The body weights of the rats in all four groups were measured pre-experiment and post-experiment. The control saline group rats gained weight after saline injection, while the AA colitis control group rats lost weight following AA injection; the statistically difference was significant in both groups (p= 0.028; p= 0.018, respectively) (Table 3, Figure 2). There was no significant weight change in the other two groups. The new WC parameter was obtained by subtracting the post-experiment weight from the pre-experiment weight. A post-hoc analysis showed that the WC differences between the AA colitis control and control saline, AA colitis control and VitB12, control saline and VitB12 treatment in AA colitis groups were significant (p= 0.002, p= 0.027, and p= 0.03, respectively). There was no statistically difference between the AA colitis control and VitB12 treatment in AA colitis groups. Post-hoc analyses revealed significantly different mean macroscopic scores between the control saline group vs. the VitB12 treatment in AA colitis group and the control saline groups vs. the AA colitis control and VitB12 and AA colitis control groups (p= 0.032, p< 0.001, and p= 0.001, respectively) (Table 4, Figure 3). Post-hoc analysis showed mean differences in inflammation average between the VitB12 treatment in AA colitis and VitB12 groups, the AA colitis control and VitB12 groups, and the AA colitis control and control saline groups (p= 0.016, p< 0.001, and p= 0.005, respectively), as shown in Table 5 (Figure 4). Hematoxylin and eosin stained paraffin sections of four groups can be seen Figure 5. AA colitis control group has the greatest intensity of inflammatory cells. Control saline group appears to be normal colon tissue. The intensity of inflammation treatment decreased with VitB12 treatment in VitB12 and VitB12 treatment in AA colitis group but the only difference between VitB12 and AA colitis control is significant. There is no statistically significant difference between AA and VitB12 treatment in AA colitis groups.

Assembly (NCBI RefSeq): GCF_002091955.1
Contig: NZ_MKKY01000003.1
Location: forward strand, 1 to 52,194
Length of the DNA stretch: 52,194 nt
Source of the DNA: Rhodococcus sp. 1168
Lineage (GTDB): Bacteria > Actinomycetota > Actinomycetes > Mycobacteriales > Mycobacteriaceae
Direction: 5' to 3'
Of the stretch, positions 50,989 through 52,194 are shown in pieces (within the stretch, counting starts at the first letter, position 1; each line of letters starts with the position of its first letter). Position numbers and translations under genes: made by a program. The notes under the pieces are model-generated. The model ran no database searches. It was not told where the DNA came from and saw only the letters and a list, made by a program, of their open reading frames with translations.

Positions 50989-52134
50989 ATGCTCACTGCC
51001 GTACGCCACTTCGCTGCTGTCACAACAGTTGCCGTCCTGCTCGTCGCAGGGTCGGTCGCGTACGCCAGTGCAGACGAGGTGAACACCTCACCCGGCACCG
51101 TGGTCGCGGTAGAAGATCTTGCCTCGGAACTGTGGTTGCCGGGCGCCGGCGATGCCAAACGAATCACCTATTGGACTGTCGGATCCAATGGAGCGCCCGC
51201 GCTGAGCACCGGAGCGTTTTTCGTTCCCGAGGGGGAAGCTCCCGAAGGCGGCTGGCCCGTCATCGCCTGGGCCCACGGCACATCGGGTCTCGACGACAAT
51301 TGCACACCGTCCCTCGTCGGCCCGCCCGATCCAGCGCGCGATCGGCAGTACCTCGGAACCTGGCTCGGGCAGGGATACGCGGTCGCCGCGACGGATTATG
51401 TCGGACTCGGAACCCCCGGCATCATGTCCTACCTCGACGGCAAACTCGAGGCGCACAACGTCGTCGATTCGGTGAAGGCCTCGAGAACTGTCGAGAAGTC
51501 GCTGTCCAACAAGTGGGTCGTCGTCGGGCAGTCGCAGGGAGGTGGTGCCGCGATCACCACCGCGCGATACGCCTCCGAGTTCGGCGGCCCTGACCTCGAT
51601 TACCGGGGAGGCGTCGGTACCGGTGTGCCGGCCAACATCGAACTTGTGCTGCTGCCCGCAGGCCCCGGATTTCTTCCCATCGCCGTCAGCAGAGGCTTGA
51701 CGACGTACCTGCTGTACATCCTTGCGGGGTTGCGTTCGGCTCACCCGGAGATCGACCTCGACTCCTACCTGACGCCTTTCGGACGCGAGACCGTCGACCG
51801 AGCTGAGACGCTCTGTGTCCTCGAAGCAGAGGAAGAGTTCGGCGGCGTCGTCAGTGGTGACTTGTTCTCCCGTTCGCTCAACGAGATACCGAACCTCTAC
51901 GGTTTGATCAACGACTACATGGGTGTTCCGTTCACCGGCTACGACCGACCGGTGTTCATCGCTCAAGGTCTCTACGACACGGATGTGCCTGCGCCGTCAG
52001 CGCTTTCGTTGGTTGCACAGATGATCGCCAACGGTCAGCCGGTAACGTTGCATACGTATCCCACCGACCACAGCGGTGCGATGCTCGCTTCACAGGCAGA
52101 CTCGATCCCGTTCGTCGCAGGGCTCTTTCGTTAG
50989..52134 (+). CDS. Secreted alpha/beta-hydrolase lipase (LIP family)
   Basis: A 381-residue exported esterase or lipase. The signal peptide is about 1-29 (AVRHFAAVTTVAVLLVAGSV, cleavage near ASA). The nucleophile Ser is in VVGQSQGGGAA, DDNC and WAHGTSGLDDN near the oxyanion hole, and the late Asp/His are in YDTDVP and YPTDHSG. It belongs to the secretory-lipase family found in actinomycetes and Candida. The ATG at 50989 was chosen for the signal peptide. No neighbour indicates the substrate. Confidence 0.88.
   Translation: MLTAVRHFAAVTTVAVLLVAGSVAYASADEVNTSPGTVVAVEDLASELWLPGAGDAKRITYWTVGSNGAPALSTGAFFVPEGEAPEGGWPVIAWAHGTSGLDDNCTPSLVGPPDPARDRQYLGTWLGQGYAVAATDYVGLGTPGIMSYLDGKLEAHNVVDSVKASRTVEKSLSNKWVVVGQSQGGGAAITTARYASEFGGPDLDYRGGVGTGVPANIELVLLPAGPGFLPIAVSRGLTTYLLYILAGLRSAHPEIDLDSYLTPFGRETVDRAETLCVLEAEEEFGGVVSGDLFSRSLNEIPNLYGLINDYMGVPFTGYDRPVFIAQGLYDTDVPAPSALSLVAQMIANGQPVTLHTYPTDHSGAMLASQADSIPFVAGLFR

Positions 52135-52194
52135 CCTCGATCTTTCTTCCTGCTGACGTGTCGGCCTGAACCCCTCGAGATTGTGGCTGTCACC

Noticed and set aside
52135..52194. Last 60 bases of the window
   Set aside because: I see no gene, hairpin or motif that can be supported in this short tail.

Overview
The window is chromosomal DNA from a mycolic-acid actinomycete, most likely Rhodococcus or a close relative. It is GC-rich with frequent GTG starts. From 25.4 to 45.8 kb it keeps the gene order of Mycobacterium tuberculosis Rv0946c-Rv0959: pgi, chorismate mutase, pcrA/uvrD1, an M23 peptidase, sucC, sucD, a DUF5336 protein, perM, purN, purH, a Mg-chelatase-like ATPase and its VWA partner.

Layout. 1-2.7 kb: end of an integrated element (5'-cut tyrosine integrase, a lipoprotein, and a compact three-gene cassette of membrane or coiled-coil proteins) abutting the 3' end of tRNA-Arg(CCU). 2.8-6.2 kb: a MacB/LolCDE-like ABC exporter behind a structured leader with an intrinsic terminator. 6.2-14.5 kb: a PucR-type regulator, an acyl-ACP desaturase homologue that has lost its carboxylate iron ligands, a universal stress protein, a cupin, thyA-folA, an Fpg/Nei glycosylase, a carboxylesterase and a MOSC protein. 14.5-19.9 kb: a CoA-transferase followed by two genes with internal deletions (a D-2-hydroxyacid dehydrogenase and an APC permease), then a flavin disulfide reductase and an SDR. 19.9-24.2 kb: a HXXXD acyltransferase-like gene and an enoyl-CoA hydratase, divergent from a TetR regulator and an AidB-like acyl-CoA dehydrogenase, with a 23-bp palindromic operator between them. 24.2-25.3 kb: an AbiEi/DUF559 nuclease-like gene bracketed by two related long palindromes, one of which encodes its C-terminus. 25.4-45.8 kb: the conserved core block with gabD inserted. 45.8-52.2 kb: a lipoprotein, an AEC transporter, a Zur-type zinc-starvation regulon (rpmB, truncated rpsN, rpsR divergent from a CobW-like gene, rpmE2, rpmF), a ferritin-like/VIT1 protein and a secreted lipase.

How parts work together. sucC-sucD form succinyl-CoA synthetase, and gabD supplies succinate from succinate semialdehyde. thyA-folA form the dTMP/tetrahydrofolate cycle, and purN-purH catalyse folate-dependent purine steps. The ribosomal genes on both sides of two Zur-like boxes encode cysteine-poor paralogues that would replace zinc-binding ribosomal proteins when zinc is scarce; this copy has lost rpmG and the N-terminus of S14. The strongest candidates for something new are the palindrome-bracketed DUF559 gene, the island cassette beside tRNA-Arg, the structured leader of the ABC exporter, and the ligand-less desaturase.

Changes of Biochemical Measurement After VitB12 Administration in AA-Induced Colitis